Michael Wilbon: No Chance of Taking the Air Out of Michael Jordan on His Induction Night

Michael Jordan let his emotions show on Friday during his induction speech, crying at the beginning and firing off zingers throughout.
Michael Jordan let his emotions show on Friday during his induction speech, crying at the beginning and firing off zingers throughout. (By Stephan Savoia -- Associated Press)
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By Michael Wilbon
Sunday, September 13, 2009

SPRINGFIELD, Mass.

For the better part of 25 years, Michael Jordan was praised to the heavens, but his public utterances were another story. His image, many said, was too managed. Too much corporate input, his critics said, from Nike to Gatorade to Wheaties. He wasn't real enough. He never let his hair down, if you'll pardon the expression. Never took stands, never spoke his mind, never let his adoring public see what made him tick, or let them understand what fueled his ruthless passion for basketball, for competition in general, and for, well, stomping all over other world-class opponents.

Well, in the ultimate curtain call Friday night, Jordan let it out publicly, for the first time in his career that most of us can remember. He wept at the beginning, then made us laugh, then called out a few folks including some nervous Hall of Famers, then warned us not to laugh about the assertion that he might come back to play basketball again at 50. It wasn't a speech so much as it was an entertaining rant, something you saw pretty often if you were one of Jordan's golf partners or card-playing friends or, to be honest, a sportswriter with an off-the-record relationship with him.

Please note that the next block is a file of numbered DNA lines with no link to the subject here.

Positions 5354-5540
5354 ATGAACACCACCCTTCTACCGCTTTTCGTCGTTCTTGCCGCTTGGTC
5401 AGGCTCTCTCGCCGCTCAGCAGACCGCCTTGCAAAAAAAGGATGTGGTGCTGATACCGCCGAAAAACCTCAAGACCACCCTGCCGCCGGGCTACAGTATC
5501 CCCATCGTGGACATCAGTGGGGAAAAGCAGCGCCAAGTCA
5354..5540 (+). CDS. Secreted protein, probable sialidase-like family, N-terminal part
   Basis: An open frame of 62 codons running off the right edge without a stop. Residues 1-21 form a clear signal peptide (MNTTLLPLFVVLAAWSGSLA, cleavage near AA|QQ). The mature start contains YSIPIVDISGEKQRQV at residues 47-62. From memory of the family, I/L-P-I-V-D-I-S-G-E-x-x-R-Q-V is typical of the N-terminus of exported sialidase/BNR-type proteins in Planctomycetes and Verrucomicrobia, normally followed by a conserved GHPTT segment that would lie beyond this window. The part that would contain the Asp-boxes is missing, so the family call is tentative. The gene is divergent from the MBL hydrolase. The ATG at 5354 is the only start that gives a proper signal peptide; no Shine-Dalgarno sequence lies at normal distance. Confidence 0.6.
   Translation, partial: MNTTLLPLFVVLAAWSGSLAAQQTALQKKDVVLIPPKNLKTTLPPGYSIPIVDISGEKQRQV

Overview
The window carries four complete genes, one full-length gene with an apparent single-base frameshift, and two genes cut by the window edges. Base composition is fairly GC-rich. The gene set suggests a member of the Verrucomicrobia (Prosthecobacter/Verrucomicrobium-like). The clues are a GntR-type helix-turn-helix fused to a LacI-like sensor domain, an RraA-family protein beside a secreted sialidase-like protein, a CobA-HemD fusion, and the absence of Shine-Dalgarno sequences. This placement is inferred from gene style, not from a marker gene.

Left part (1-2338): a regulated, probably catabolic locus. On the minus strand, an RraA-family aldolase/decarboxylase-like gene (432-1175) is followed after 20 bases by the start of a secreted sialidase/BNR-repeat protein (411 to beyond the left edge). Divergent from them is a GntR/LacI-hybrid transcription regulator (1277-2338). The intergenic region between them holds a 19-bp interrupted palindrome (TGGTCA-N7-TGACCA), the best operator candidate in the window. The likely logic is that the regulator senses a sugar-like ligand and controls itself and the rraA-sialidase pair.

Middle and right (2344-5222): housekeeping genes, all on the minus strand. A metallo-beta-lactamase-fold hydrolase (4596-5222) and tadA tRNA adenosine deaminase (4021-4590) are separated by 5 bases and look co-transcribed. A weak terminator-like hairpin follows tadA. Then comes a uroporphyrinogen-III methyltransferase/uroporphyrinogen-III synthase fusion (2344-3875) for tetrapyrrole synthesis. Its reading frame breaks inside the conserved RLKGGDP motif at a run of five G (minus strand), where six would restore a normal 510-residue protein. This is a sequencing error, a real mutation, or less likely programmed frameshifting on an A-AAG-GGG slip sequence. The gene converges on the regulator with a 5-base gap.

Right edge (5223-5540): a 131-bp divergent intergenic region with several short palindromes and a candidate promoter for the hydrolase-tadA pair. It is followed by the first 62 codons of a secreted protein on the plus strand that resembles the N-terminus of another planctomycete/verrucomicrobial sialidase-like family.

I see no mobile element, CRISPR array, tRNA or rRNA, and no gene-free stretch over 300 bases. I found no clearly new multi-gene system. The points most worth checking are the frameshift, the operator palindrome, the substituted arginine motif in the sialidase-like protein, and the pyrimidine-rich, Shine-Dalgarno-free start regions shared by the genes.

You can't accuse Jordan of picking on people who aren't his own size. The men who felt the needle Friday night included Pat Riley and Isiah Thomas, both of whom where sitting right in front of him. Even when the story was affectionate it had a little thorn at the end. Jordan said he still can't get over Dean Smith, whom he loves like a father, keeping him off the cover of Sports Illustrated in 1981 because Smith keeps a lid on all freshmen.

Speaking of another of his old coaches, former Bulls assistant Tex Winter, Jordan told the story of a game the Bulls were losing until he scored the final 18 or 20 points of the game. As Jordan came off the court, Winter looked at him and said, "Michael, there is no 'I' in team." Jordan said he shot back, "But there is an 'I' in win."

It's now a rather famous anecdote in the life and times of Michael Jordan that he was cut from the varsity when he was in high school. You think that's merely a footnote more than 30 years later? You think Jordan's forgotten the details or is willing to let go? Guess whom Jordan invited to the Hall of Fame Friday night? Leroy Smith, the kid who took his spot on the high school team. Jordan said he's still saying "to the coach who picked Leroy over me: 'You made a mistake, dude.' "

Bryon Russell, the Utah Jazz defender Jordan shoved aside as he rose for his last glorious championship shot for the Bulls, in 1998, had four years earlier made the mistake of telling Jordan he would shut Jordan down if he ever un-retired. You think that last shot in Salt Lake City evened the score? It's never even. Jordan called out Russell late in his speech Friday night, said he would come after Russell right now if he ever saw him in a pair of basketball shorts. "You heard him say it, didn't you, John?" Jordan said to John Stockton, a fellow inductee and Russell's teammate in Utah. As if Stockton wanted to be dragged into it.

He took a shot at Jerry Krause, the Bulls' general manager during the championship years, which pleased 90 percent of Chicagoans but came off to people in the hall as unnecessary. There were also shots at Knicks nemesis Jeff Van Gundy and a respectful jab at Riley.

Adrian Wojnarowski, writing for Yahoo Sports, said: "This wasn't a Hall of Fame induction speech, but a bully tripping nerds with lunch trays in the school cafeteria. Somehow, he thinks this is a cleansing exercise. When basketball wanted to celebrate Jordan as the greatest player ever, wanted to honor him for changing basketball everywhere, he was punitive and petty.

"Yes, there was some wink-wink teasing with his beloved Dean Smith, but make no mistake: Jordan revealed himself to be strangely bitter. You won, Michael. You won it all."

My brother, Don, called me first thing Saturday morning, having watched Jordan's induction, and said, "Why did Michael, who's the most beloved, the most revered athlete in history need to have a chip on his shoulder on the night he's inducted into the Hall of Fame?" Something you should know about my brother: He named his only son Jordan.


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